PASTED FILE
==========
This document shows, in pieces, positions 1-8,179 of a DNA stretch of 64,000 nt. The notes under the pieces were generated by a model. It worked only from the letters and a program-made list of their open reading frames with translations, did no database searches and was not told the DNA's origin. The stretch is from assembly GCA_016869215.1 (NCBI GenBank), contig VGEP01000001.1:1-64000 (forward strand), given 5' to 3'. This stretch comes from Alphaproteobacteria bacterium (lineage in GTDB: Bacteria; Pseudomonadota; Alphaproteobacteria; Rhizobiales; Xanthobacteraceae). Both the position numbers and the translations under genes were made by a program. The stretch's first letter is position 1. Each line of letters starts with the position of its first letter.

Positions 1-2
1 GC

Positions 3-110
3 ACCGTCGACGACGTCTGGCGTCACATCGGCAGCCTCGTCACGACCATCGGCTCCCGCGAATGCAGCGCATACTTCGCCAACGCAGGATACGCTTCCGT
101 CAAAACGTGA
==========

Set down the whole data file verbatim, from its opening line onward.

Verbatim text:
This document shows, in pieces, positions 1-8,179 of a DNA stretch of 64,000 nt. The notes under the pieces were generated by a model. It worked only from the letters and a program-made list of their open reading frames with translations, did no database searches and was not told the DNA's origin. The stretch is from assembly GCA_016869215.1 (NCBI GenBank), contig VGEP01000001.1:1-64000 (forward strand), given 5' to 3'. This stretch comes from Alphaproteobacteria bacterium (lineage in GTDB: Bacteria; Pseudomonadota; Alphaproteobacteria; Rhizobiales; Xanthobacteraceae). Both the position numbers and the translations under genes were made by a program. The stretch's first letter is position 1. Each line of letters starts with the position of its first letter.

Positions 1-2
1 GC

Positions 3-110
3 ACCGTCGACGACGTCTGGCGTCACATCGGCAGCCTCGTCACGACCATCGGCTCCCGCGAATGCAGCGCATACTTCGCCAACGCAGGATACGCTTCCGT
101 CAAAACGTGA